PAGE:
It is both surprising and troubling that there should be any question of the gross inappropriateness of staging any performance of “The Death of Klinghoffer,”an opera that suggests Palestinians had reason to murder an innocent man aboard the hijacked cruise ship Achille Lauro in October 1985 (“Questions Linger About the Met and ‘The Death of Klinghoffer,’ ” editorial, June 27).
As a passenger on the Achille Lauro, Leon Klinghoffer was not threatening any Palestinian when he was murdered in cold blood. He was not even an Israeli. His “crime” was being Jewish. There is no possible reason that would justify this atrocity.
The opera’s very name reflects its human offense. It sanitizes the event by calling it the “death” of Klinghoffer. The opera should have been entitled “The Murder of Klinghoffer.”
For the Metropolitan Opera to fail to understand the hideous, immoral equivalency they are supporting puts the Met to shame.
In the end, public opinion is the supreme judge.
Americans would not tolerate an opera humanizing wanton murder in any other context, and American Jews would be among the loudest critics of an opera that did so.
The American public needs to express its outrage at the Met’s decision to produce “The Death of Klinghoffer.” Jewish organizations especially need to express their outrage since the murder being justified in the opera is that of an innocent American Jew by Palestinians who verbalize vile anti-Semitic and anti-Israel hatred.
Mark S. Golub
President and Executive Producer
Our Uncle Tom
Re “My Tom Friedman Problem” (front page essay, June 20):
Thomas Friedman has made a career of bashing Israel and playing to the worst prejudices of anti-Semites, as when he wrote in November 2013 about “a growing tendency by many American lawmakers to do whatever the Israel lobby asks them to do in order to garner Jewish votes and campaign donations.”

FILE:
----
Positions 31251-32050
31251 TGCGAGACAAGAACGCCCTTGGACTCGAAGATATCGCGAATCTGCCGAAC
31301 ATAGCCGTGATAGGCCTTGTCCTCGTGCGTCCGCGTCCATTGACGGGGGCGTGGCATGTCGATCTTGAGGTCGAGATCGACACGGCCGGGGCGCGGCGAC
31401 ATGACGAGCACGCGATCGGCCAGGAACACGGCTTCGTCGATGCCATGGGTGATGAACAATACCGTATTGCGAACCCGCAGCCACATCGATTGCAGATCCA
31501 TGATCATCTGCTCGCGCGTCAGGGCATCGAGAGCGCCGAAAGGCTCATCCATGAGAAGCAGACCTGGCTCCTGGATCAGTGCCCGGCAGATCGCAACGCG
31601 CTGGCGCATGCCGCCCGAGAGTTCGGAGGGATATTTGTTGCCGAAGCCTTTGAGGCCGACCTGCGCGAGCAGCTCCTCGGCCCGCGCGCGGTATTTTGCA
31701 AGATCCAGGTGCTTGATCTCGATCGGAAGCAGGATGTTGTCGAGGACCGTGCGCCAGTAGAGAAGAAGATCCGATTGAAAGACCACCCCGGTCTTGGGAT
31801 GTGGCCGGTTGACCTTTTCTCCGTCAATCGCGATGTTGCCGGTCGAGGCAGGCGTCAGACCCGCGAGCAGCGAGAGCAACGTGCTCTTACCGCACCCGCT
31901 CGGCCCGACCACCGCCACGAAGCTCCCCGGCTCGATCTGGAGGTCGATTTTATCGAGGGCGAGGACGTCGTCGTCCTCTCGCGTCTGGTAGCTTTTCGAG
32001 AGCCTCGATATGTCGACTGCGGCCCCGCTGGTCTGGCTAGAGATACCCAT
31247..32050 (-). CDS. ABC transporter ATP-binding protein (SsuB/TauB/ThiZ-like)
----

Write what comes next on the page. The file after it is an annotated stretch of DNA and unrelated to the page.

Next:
Two years earlier he’d written that the “standing ovation [Prime Minister Benjamin Netanyahu] got in Congress this year was not for his politics. That ovation was bought and paid for by the Israel lobby.”
Back in 2004 Friedman wrote that then-Prime Minister Ariel Sharon “has the Palestinian leader Yasir Arafat under house arrest in his office in Ramallah, and he’s had George Bush under house arrest in the Oval Office. Mr. Sharon has Mr. Arafat surrounded by tanks, and Mr. Bush surrounded by Jewish and Christian pro-Israel lobbyists [and] by a vice president, Dick Cheney, who’s ready to do whatever Mr. Sharon dictates….”
David Duke couldn’t have said it better.
I have the privilege and responsibility of adding a chapter for the projected English translation of the biography of Haifa Chief Rabbi Emeritus Shear Yashuv Cohen, which is in its second printing in Hebrew. We are focusing in this chapter on the impact of his travels abroad as a fundraiser, lecturer, and advocate of unifying the Jewish people, but welcome reminiscences and anecdotes of any kind relating to the man many people feel should have been the chief rabbi of all of Israel, a position he came tantalizingly close to achieving not once but twice.
Besides his positions as chief rabbi and chief judge, in Haifa, he is most noted for having been the son of the Nazir of Yerushalayim; personally close to the first chief rabbi of Palestine, Rabbi Abraham Yitzchak HaCohen Kook; a soldier in Israel’s War of Independence; a prisoner of the Jordanians, who appointed him to serve as chaplain of the Jewish prisoners; president of Machon Harry Fischel (known in its heyday for having produced more judges for the Israeli religious court system and more publications based on original texts than any other yeshiva in Israel, and still highly respected); president of Ariel Institutes; deputy mayor of Jerusalem; and representative of the Chief Rabbinate of Israel at many ecumenical conferences, including one-on-one meetings with popes.
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